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GE and Siemens sign agreements for Iraq power deals – US and German groups compete for multibillion-dollar contracts in Middle East nation

Siemens Chef

General Electric and Siemens have signed agreements for large power generation deals in Iraq, laying the ground for both companies to win multibillion-dollar contracts in the country.

GE said on Sunday it had signed principles of co-operation to add 14 gigawatts of power generation capacity, with an immediate order for 1.5GW to come into service next summer.

On Saturday, Siemens signed what the German engineering company called a “landmark” agreement to supply Iraq with 11GW of power generation over four years.

Neither agreement is a binding contract, but both companies hope they will lead to large deals in the future, once Iraq’s new government is sworn in.

Siemens had appeared to be in pole position to win orders in Iraq until the last few weeks, when the Trump administration put pressure on the country’s government to award more business to GE.

However, the German company made sure it would still be in the running for a share of future contracts after chief executive Joe Kaeser flew to Iraq on Saturday to sign its non-binding memorandum of understanding with Qasim Al-Fahadawi, minister of electricity.

Contracts to sell equipment to Iraq would not be expected to be very profitable but would be important wins for the struggling power divisions of both companies, which have been hit hard by the rise of renewable energy and slow demand growth in developed countries.

Musab Al-Khateeb, Siemens’ chief executive in Iraq, told the Financial Times the country was big enough for both companies. “No one company can handle all the infrastructure requirements,” he said, noting that GE supported 60 per cent of the Iraq’s power infrastructure.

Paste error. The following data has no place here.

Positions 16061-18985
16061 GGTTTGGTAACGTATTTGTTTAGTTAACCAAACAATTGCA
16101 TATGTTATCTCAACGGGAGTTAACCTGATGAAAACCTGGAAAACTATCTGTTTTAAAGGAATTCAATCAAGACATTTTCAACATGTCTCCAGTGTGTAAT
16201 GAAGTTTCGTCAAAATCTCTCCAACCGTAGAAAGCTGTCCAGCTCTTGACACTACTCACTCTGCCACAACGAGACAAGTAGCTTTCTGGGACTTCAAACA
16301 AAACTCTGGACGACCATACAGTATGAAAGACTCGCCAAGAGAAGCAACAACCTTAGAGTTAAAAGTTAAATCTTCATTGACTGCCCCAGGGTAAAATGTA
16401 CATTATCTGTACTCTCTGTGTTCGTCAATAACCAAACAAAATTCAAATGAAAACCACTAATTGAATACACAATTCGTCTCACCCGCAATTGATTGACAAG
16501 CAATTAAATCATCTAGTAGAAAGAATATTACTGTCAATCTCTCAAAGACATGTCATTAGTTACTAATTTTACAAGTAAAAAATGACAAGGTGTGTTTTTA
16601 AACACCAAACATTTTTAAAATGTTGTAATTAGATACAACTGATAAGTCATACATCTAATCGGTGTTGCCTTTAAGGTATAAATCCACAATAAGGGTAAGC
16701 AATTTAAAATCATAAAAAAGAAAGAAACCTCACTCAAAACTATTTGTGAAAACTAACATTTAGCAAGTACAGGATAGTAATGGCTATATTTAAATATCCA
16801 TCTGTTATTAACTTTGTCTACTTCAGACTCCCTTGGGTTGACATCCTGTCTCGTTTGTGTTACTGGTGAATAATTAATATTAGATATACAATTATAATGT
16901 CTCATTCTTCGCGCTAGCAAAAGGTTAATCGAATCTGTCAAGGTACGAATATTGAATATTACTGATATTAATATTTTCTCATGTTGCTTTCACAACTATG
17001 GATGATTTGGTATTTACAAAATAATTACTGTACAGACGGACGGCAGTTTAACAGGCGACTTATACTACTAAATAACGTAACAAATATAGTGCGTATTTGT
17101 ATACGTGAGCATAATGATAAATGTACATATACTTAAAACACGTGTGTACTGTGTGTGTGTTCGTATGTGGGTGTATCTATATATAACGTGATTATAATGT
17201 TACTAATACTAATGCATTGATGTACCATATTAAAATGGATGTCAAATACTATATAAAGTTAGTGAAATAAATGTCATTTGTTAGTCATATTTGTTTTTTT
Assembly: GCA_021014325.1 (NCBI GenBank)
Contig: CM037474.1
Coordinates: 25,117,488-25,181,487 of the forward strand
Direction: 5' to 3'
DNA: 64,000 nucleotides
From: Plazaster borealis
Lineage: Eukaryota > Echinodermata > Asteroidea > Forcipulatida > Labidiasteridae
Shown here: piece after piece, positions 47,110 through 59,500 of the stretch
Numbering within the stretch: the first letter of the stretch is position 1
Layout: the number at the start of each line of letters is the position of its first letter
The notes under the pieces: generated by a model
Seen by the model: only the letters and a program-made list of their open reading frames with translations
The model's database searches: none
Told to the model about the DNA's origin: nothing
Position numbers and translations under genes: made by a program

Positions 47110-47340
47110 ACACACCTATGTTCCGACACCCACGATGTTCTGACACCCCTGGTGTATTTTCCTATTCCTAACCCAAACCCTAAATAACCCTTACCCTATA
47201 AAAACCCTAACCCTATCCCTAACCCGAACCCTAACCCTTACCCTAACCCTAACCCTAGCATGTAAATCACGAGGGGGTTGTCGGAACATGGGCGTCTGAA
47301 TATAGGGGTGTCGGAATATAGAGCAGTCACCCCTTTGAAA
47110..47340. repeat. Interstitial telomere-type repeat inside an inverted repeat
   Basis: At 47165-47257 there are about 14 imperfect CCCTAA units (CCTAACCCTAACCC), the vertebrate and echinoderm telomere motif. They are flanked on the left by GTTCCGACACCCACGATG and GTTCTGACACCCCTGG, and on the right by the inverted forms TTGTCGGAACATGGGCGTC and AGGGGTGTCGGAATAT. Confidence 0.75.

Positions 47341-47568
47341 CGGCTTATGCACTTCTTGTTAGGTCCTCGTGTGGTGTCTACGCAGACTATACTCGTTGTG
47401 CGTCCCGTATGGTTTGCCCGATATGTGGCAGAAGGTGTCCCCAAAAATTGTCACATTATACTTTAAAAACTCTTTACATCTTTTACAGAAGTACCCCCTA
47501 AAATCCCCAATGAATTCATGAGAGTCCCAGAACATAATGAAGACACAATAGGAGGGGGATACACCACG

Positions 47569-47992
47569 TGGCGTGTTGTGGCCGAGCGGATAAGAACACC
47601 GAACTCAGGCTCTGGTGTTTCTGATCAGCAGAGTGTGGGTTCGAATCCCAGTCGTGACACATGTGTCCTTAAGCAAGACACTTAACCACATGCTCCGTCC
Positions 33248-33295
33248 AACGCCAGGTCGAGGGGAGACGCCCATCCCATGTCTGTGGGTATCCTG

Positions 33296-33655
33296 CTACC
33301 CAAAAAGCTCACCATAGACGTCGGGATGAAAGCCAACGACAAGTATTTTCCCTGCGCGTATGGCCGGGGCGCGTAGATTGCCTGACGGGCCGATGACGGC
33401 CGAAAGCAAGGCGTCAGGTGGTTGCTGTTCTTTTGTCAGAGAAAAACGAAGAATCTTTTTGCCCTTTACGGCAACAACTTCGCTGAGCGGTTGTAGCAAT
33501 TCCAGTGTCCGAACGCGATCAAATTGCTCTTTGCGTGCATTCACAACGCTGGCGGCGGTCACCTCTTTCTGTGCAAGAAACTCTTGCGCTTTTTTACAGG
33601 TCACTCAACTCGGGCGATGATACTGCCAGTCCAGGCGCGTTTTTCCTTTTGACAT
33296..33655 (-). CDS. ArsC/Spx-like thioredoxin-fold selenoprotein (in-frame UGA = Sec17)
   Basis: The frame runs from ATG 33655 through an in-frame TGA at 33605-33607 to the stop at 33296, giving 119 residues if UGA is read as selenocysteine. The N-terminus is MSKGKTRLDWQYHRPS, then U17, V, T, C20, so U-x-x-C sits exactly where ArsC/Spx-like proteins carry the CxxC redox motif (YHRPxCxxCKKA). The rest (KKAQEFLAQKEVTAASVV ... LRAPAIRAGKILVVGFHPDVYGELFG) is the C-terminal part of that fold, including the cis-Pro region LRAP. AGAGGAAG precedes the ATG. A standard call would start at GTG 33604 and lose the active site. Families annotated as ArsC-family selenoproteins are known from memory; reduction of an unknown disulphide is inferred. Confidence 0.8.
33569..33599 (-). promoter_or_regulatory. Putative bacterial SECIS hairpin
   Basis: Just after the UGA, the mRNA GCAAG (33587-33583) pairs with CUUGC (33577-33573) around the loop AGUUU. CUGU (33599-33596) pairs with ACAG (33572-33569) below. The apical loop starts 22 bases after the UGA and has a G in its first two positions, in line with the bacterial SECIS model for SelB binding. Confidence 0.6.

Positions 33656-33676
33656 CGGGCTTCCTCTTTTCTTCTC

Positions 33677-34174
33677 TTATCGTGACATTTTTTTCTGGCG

GE said it was offering a “holistic” plan, including financing, local investments and training. Its 62.5 per cent-owned oilfield services company Baker Hughes is also offering technology for capturing gas burnt off in flares from Iraq’s oilfields, which could be used for power generation.

Russell Stokes, chief executive of GE Power, stressed the significance of its plan for quick deployment of 1.5GW of capacity. “We understand how important it is to deliver power immediately,” he said.

Iraq’s ministry of electricity said in a statement released by GE that the company’s action plan was “an ideal fit for our needs”, offering technology, financing and social services.

Siemens said its memorandum of understanding, if it became a contract, would “boost current generation capacity by almost 50 per cent” and ensure 23m Iraqis “have reliable and sustainable electricity 24/7”.

Mr Al-Khateeb said negotiations in the past few days had been intense, and had centred on details rather than political considerations.

“We worked on this from the bottom up rather than top down,” he said. “We locked in the procedural portion, the financing, and what the project budget would be over multiple years — and then we went for the MoU.”

Mr Kaeser also highlighted Siemens’ offer of a wider contribution to Iraq’s economy. “We promised them to achieve affordable and reliable power supply, help with anti-corruption, build schools and hospitals and create thousands of jobs,” he said.

Patrick McGee in Toronto and Ed Crooks in New York OCTOBER 21, 2018

Source: Financial Times,


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